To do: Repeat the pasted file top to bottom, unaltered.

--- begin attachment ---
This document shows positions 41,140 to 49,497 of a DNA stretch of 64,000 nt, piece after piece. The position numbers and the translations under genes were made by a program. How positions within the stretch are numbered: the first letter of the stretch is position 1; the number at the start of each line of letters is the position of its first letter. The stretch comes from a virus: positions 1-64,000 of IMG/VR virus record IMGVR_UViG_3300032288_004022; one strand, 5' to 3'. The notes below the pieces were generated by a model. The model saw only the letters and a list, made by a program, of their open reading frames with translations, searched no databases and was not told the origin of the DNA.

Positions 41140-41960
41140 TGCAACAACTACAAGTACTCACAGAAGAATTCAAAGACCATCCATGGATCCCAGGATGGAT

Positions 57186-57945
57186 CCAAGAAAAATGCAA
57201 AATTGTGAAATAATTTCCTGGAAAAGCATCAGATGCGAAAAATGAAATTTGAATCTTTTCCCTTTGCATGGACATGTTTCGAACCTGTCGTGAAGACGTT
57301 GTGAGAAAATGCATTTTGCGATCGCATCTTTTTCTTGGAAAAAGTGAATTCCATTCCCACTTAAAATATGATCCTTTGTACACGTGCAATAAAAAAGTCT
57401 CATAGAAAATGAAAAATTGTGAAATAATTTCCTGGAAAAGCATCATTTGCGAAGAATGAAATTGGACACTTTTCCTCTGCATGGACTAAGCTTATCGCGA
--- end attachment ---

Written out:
This document shows positions 41,140 to 49,497 of a DNA stretch of 64,000 nt, piece after piece. The position numbers and the translations under genes were made by a program. How positions within the stretch are numbered: the first letter of the stretch is position 1; the number at the start of each line of letters is the position of its first letter. The stretch comes from a virus: positions 1-64,000 of IMG/VR virus record IMGVR_UViG_3300032288_004022; one strand, 5' to 3'. The notes below the pieces were generated by a model. The model saw only the letters and a list, made by a program, of their open reading frames with translations, searched no databases and was not told the origin of the DNA.

Positions 41140-41960
41140 TGCAACAACTACAAGTACTCACAGAAGAATTCAAAGACCATCCATGGATCCCAGGATGGAT

Positions 57186-57945
57186 CCAAGAAAAATGCAA
57201 AATTGTGAAATAATTTCCTGGAAAAGCATCAGATGCGAAAAATGAAATTTGAATCTTTTCCCTTTGCATGGACATGTTTCGAACCTGTCGTGAAGACGTT
57301 GTGAGAAAATGCATTTTGCGATCGCATCTTTTTCTTGGAAAAAGTGAATTCCATTCCCACTTAAAATATGATCCTTTGTACACGTGCAATAAAAAAGTCT
57401 CATAGAAAATGAAAAATTGTGAAATAATTTCCTGGAAAAGCATCATTTGCGAAGAATGAAATTGGACACTTTTCCTCTGCATGGACTAAGCTTATCGCGA